The doomers want to blame higher rates for the slowdown in sales, but unless we get a flood of one-story homes for sale, the inventory will probably keep shrinking – and be mostly made up of the two-story homes where boomers have gotten lucky and snagged one of the few single-story homes coming to market, or where they gave up and left town. It makes it tough on those buyers who are coming here to retire!
Are you waiting to buy a home until you can get a sizable discount?
Is it because you know a guy who will give you a deal on any home improvements needed; you’ve got your eye on some new appliances down at the scratch-and-dent outlet; and you were thinking about going through Redfin until you heard they are cancelling their rebates? You want a deal on everything!
Well, here you go!
These late-1990s tract homes in SE Carlsbad and in the Encinitas school district are priced LOW. The pending listing on Corte Clarita should close at $2,300,000+ because it had already gone pending once in mid-August but came back on market – then the agent refreshed the listing once he found a second buyer a couple of weeks later. He told me there was no big discount happening there:
You know that my listing is going to be closing for $2,250,000 nearby, plus this one should be over $2,300,000…..so these actives are 10% to 20% under. It looks like the market is crashing….is there a catch?
Look at their locations:
The first three are on the corner of Calle Acervo, and the fourth is next door, but hey, La Costa Canyon High School is walking distance! But you have the traffic from high-school drivers too, and you know it will be a madhouse during football games. A deal is a deal though, and you can save hundreds of thousands compared to the remodeled home with larger canyon lot (in purple at bottom).
Or save millions here! This house is listed for $32,500,000, or go down the street and buy this home that was newly priced today for only $4,900,000! Both are oceanfront La Jolla!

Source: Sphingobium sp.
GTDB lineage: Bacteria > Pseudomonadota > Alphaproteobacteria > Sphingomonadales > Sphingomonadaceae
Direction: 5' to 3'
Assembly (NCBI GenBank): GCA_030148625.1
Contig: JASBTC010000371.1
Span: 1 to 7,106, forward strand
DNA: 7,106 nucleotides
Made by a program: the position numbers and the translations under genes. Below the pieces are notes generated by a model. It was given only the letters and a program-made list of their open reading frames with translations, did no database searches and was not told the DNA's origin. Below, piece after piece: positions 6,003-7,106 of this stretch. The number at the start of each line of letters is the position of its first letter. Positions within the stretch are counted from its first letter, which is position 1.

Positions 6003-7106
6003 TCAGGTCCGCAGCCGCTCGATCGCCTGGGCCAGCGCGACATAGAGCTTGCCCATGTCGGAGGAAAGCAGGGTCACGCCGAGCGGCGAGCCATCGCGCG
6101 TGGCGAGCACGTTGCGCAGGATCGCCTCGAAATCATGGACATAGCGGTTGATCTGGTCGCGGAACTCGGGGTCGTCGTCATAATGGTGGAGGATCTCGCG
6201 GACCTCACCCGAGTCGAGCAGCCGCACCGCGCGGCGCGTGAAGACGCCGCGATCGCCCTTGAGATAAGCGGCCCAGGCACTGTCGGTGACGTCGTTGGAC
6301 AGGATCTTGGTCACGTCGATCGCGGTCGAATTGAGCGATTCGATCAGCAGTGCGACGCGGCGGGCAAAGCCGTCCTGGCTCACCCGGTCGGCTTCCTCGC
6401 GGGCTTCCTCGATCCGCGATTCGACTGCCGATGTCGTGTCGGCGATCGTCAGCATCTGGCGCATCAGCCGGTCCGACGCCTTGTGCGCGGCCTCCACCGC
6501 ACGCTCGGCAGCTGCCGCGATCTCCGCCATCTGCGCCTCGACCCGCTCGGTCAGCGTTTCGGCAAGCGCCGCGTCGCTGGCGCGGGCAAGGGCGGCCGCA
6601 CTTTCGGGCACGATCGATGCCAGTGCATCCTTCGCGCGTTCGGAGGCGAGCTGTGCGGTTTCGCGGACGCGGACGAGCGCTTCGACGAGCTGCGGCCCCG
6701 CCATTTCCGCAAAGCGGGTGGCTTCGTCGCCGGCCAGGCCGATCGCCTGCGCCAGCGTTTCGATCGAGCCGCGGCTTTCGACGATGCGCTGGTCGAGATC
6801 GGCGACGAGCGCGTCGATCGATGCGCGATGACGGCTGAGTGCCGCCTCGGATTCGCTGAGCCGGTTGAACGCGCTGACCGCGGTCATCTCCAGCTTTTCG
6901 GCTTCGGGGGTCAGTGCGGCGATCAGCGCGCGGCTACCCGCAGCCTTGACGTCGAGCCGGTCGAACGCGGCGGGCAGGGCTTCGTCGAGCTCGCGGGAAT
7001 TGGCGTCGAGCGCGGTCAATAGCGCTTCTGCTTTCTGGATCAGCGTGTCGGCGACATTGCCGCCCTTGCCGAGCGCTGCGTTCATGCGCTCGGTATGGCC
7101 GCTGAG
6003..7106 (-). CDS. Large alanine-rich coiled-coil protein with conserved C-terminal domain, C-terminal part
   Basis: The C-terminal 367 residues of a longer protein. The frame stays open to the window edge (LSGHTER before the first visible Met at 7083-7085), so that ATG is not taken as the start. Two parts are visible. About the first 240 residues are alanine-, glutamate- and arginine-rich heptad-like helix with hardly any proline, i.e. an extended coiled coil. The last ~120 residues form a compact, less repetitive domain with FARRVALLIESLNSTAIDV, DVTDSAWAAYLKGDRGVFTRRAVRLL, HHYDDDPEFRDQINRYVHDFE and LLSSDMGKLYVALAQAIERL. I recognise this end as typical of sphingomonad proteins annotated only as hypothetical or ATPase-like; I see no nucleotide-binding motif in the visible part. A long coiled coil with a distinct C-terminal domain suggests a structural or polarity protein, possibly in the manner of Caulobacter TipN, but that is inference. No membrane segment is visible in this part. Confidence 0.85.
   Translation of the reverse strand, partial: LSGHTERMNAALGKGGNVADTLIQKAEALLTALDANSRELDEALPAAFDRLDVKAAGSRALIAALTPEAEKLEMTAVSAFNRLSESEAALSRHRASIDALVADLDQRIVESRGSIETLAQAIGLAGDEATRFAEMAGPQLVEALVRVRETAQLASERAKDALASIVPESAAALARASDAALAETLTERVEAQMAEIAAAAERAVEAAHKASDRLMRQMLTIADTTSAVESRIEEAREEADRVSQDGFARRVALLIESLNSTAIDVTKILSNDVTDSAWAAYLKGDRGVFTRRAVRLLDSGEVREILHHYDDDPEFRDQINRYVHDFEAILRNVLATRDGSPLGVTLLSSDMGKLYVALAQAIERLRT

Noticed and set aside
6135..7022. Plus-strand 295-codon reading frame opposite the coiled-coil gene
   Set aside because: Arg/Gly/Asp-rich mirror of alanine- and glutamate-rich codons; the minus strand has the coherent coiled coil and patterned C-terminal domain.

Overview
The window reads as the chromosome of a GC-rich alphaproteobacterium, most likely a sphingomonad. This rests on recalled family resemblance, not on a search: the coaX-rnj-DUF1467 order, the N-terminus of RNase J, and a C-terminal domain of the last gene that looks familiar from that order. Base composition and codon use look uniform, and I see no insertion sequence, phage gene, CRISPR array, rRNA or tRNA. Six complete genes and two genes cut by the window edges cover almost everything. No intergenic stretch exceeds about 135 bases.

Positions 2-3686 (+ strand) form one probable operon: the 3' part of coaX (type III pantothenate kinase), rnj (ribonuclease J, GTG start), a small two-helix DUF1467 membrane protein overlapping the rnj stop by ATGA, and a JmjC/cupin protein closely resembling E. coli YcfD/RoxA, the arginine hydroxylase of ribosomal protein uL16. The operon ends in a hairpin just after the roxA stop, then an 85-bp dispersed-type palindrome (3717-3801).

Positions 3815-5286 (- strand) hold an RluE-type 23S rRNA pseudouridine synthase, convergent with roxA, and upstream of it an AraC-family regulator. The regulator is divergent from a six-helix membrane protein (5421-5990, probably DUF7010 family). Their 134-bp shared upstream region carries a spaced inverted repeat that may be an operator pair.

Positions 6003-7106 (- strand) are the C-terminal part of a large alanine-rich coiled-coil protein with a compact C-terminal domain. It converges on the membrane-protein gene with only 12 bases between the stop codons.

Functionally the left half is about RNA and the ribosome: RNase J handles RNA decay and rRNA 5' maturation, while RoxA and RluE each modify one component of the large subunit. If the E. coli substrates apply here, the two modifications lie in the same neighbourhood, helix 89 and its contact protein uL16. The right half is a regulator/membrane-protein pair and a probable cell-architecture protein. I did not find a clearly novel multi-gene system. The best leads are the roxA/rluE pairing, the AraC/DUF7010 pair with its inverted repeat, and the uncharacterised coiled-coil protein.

The difference? This house is 1,167sf on a 2,982sf lot….at least for now. But it’s 85% cheaper! And the more-expensive one RAISED their price from $25,000,000.
My point? The low comps won’t suck down the expectations of future sellers of superior homes – it’s too easy for them to ignore/explain away the low comps, and will only consider pricing theirs like the other superior sales nearby – which there will be some.
Oh, what about a foreclosure? Well, they are starting to spike:
Or are you going to wait until you can rub my sizable nose in it?
Hey, I wish prices were lower, and if they crashed it would only mean more opportunity for buyers, and hopefully more volume, which is what I want. I’m not trying to coax buyers into paying too much – I’m showing you where the deals are today, if you don’t mind an inferior home or location.
I just hoping that the coming standoff only lasts a couple of years, instead of 5-10.
Chris asked how the current environment compares to the 2008 downturn.
In the summer of 2008, there were only 601 NSDCC sales between June 1st and August 31st, in spite of there being 1,348 listings that summer. For the next two years, the number of listings far exceeded the number of sales, and in the 2008-2010 period there were twice as many listings as sales. The 2010 ratio was the worst at 2.3 to 1.
This summer we only had 825 listings, and 504 sales, which is a 1.6 to 1 ratio!
The 2022 sales were 16% lower than the previous record in 2008, but there were 39% fewer listings!